The feature most appreciated by the faculty and staff is the ability to access voicemail messages from email, eliminating the need to pick up the phone to hear voicemail. In addition, conference calling is simplified, as users can now have up to 15 people on a conference call without having to prearrange it with a conference organizer to set up the bridge. Features like simultaneous or sequential ringing let faculty and staff hear their phone ring no matter where they are in the office, making them more responsive to callers. In addition, it’s easy to be connected to students without giving out personal information. For example, instead of giving their private mobile number to students, faculty and staff can have their mobile device appear as if it’s their office device and receive calls made to their office number on their mobile device. Similarly, when on sabbatical, faculty members can use Wi-Fi calling from any country and pay for a local call instead of an international call. When traveling overseas, faculty can make calls that appear like they’re in the office, without incurring long distance charges.
Results – What They Learned
The university found that by moving to a private cloud, the capital layout was less than purchasing and deploying a new premise-based system. According to Marci, “Cost was a no-brainer. With this private cloud solution, we only had to buy a couple of SBCs, phones, licenses, and a few analog gateways. With the private cloud, we need a bare minimum of equipment compared to a typical data center with a premise-based PBX.” The system scales much more easily, and when the university needs to add staff or faculty, they just buy a license, and in some cases a phone.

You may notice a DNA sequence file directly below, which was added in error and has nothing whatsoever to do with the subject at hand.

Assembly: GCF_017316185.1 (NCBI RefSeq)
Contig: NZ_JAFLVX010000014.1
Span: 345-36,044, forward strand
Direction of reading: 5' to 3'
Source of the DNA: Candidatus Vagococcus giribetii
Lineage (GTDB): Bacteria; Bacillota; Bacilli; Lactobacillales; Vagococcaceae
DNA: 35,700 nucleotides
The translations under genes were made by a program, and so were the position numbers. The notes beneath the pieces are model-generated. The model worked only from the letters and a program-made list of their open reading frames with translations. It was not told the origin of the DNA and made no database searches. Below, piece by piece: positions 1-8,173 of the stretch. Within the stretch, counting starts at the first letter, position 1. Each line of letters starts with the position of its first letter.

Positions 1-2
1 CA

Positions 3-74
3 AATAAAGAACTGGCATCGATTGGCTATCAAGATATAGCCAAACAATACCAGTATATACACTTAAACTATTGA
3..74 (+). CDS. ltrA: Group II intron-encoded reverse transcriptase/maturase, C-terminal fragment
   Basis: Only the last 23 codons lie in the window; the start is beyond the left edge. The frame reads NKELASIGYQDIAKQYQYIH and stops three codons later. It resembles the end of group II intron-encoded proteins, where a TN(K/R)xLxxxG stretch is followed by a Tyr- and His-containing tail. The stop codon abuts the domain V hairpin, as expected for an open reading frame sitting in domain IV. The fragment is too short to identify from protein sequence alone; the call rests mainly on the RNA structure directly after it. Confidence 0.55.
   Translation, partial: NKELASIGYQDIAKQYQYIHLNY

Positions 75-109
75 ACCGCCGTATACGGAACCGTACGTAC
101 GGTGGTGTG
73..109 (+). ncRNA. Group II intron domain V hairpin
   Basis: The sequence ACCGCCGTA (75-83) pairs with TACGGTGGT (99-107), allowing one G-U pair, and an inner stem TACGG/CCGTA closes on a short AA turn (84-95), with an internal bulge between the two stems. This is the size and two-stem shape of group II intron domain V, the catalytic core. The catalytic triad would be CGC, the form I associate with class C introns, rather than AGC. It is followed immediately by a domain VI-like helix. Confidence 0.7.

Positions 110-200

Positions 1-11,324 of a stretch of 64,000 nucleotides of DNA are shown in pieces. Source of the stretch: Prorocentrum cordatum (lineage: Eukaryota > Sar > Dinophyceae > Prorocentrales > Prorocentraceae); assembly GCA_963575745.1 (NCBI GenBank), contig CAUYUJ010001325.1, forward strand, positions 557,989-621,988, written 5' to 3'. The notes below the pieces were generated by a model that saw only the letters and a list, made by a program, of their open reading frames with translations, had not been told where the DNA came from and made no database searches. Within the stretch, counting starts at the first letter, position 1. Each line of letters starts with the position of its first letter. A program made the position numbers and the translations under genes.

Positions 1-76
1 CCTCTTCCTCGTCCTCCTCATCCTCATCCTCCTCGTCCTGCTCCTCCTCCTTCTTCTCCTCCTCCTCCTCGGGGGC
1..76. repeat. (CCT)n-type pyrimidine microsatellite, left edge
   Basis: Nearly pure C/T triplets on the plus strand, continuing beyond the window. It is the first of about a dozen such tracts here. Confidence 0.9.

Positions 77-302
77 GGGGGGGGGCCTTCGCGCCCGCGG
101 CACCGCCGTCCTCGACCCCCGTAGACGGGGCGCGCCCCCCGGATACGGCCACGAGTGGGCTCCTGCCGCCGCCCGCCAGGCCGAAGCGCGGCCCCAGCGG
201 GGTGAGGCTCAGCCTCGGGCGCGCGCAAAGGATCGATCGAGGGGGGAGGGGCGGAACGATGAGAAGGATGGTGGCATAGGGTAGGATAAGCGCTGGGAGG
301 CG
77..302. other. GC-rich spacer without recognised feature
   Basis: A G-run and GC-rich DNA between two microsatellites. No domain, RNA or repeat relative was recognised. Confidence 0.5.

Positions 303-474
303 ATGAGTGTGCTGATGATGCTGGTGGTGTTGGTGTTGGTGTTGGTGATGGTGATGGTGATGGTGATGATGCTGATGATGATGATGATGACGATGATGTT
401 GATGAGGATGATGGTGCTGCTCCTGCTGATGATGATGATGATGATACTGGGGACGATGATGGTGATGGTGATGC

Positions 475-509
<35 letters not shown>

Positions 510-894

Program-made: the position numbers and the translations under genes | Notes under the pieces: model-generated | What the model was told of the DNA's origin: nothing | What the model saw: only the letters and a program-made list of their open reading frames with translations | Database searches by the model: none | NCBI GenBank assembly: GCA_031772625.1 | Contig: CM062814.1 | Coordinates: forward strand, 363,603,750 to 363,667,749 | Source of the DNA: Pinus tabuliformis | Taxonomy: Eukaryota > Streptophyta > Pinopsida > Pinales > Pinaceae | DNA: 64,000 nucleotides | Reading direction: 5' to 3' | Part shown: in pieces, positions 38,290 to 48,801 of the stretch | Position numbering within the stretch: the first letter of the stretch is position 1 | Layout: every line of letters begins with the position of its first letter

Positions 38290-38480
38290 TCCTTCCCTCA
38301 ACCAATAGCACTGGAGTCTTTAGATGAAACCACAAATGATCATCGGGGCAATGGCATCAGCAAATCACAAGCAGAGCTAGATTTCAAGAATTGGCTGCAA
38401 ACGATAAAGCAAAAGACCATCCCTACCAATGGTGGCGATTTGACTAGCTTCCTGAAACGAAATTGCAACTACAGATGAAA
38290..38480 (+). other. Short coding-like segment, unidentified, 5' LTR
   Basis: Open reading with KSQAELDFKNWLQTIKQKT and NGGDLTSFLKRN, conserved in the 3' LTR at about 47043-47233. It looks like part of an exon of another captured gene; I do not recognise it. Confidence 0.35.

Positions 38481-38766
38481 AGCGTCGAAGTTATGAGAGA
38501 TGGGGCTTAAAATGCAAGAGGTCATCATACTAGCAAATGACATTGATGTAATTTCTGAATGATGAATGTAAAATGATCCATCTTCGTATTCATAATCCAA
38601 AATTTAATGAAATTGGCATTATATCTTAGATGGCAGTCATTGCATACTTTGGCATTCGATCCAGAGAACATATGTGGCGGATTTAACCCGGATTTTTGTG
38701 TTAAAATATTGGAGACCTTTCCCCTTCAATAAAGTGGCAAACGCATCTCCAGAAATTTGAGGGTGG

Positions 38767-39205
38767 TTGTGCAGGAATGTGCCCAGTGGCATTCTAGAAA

Another benefit is flexibility. The Telecom staff can manage things remotely, Marci noted, “As long as you can access the network switches and phone system via the Internet, you can add new users, make changes to a phone, and run quick fixes from anywhere.”
For the future, CSUDH notes that the Mitel vision of the mobile enterprise matches their vision. Mitel’s vision is a world where communications between business networks and mobile networks are seamless to the user. Mitel plans to create a mobile experience, which will enable native Wi-Fi calling, chatting, and other UC capabilities native to the mobile device without requiring users to download various apps. All full-time staff and faculty at CSUDH have iPad Minis, and Marci notes that she is looking forward to seeing how the faculty and staff can use Mitel technology for mobile calling with their iPad Minis.
In the near term, additional CSU campuses are planning to be added to the CSUF/CSUDH private cloud network. Similar to CSUDH, their systems are old and need to be replaced.
For universities and colleges with old technology, a private cloud that provides the required security and redundancy while meeting today’s mobile needs could help them graduate to the next level.
This paper is sponsored by Mitel.